Chinese Weapons Ship To Head Home?

For indispensable reporting on the coronavirus crisis, the election, and more, subscribe to the Mother Jones Daily newsletter.


A series of updates to my earlier post about the plight of the An Yue Jiang, a Chinese cargo vessel currently searching for a suitable African port to offload a shipment of bullets, rockets, and mortars bound for Zimbabwe:

  • Der Spiegel reports that the ship’s captain made haste to leave the port of Durban in South Africa last week, in part, because a court order had been issued that would have allowed Germany’s state development bank, KfW, to seize the shipment in recovery of unpaid debts owed by Robert Mugabe’s government.
  • The Associated Press says that U.S. intelligence agencies are tracking the ship and that American diplomats have requested the governments of South Africa, Mozambique, Namibia, and Angola to turn the ship away. A senior State Department diplomat has been dispatched to Africa to underscore U.S. concern.
  • Agence France-Presse quotes a shipping agent as saying that the An Yue Jiang is now heading for Luanda, Angola. But the BBC and the Associated Press report that the Chinese Foreign Ministry and the cargo ship’s owners are considering recalling the vessel and canceling the delivery.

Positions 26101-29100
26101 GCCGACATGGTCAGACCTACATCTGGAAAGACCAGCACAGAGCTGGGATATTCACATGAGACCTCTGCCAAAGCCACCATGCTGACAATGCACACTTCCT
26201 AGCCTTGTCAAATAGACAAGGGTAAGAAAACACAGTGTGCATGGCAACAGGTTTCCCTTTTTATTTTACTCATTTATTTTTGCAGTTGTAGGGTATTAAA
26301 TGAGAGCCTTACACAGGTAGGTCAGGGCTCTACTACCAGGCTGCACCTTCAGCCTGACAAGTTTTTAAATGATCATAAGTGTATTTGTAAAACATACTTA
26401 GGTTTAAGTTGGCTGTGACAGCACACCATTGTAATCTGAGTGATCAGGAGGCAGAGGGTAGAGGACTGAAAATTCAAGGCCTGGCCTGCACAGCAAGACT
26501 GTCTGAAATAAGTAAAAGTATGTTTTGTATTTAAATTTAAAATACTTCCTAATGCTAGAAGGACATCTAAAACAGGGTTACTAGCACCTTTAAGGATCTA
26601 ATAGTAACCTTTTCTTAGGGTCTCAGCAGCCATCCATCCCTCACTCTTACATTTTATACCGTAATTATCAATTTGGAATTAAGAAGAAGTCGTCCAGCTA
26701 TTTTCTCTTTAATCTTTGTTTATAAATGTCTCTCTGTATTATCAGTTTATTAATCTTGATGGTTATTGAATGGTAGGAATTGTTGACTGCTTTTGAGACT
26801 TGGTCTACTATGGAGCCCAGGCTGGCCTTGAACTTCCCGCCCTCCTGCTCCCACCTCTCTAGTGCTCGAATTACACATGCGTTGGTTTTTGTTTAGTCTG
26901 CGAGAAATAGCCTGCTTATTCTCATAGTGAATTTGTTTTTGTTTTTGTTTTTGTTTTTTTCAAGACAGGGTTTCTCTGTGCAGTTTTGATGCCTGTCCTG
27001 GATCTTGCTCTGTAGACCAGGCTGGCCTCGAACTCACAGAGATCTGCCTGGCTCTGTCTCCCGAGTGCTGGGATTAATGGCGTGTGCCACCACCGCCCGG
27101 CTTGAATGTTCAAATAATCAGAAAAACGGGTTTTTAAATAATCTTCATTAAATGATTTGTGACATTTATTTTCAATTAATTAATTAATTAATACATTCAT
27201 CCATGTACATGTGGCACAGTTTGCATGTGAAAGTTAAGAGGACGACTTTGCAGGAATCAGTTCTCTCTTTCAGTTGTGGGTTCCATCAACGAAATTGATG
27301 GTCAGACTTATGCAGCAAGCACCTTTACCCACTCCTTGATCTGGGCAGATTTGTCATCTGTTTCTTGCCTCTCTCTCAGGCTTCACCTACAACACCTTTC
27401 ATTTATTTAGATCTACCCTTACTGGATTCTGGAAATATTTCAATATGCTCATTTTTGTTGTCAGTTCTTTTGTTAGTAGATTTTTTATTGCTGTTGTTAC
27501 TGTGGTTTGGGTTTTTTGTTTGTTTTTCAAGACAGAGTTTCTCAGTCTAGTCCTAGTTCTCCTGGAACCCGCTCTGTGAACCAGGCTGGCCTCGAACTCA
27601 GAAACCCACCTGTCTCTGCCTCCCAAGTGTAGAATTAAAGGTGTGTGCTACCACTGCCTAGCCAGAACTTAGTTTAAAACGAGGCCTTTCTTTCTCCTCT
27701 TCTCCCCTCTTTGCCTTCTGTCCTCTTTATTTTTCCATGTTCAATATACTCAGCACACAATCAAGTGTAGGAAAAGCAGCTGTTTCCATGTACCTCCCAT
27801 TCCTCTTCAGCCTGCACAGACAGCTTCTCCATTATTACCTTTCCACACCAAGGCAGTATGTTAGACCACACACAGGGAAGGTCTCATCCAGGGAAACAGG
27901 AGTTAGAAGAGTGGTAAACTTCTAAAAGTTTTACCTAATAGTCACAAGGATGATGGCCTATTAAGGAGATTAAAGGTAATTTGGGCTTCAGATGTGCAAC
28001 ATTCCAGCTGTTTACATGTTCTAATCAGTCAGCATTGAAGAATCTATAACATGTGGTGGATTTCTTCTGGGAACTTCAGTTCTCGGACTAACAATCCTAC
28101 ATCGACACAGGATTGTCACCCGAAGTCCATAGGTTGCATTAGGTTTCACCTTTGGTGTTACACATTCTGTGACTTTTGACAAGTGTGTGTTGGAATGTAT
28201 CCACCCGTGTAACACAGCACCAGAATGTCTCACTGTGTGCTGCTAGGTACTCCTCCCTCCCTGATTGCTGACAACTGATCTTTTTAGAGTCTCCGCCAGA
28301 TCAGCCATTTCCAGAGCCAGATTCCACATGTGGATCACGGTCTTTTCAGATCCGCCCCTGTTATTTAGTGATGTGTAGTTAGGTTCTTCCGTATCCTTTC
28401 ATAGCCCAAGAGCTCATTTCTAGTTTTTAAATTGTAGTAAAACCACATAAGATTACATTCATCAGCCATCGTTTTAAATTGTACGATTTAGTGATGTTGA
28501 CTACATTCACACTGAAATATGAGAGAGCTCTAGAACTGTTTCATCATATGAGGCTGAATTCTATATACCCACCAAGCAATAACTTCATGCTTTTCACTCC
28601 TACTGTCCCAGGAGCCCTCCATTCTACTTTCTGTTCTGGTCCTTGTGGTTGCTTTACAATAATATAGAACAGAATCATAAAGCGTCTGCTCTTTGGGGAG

• Meanwhile, Zimbabwean opposition leader Morgan Tsvangirai is calling for U.N. intervention to stem the gathering post-election violence in his country, where Mugabe’s military is “terrorizing the people.”
  • UPDATE (1:00pm, EST): McClatchy says the ship is headed back to China.

    FACT:

    Mother Jones was founded as a nonprofit in 1976 because we knew corporations and the wealthy wouldn't fund the type of hard-hitting journalism we set out to do.

    Today, reader support makes up about two-thirds of our budget, allows us to dig deep on stories that matter, and lets us keep our reporting free for everyone. If you value what you get from Mother Jones, please join us with a tax-deductible donation today so we can keep on doing the type of journalism 2020 demands.

    FACT:

    Mother Jones was founded as a nonprofit in 1976 because we knew corporations and the wealthy wouldn't fund the type of hard-hitting journalism we set out to do.

    Today, reader support makes up about two-thirds of our budget, allows us to dig deep on stories that matter, and lets us keep our reporting free for everyone. If you value what you get from Mother Jones, please join us with a tax-deductible donation today so we can keep on doing the type of journalism 2020 demands.

    We Recommend

    Latest

    Sign up for our free newsletter

    Subscribe to the Mother Jones Daily to have our top stories delivered directly to your inbox.

    Get our award-winning magazine

    Save big on a full year of investigations, ideas, and insights.

    Subscribe

    Support our journalism

    Help Mother Jones' reporters dig deep with a tax-deductible donation.

    Donate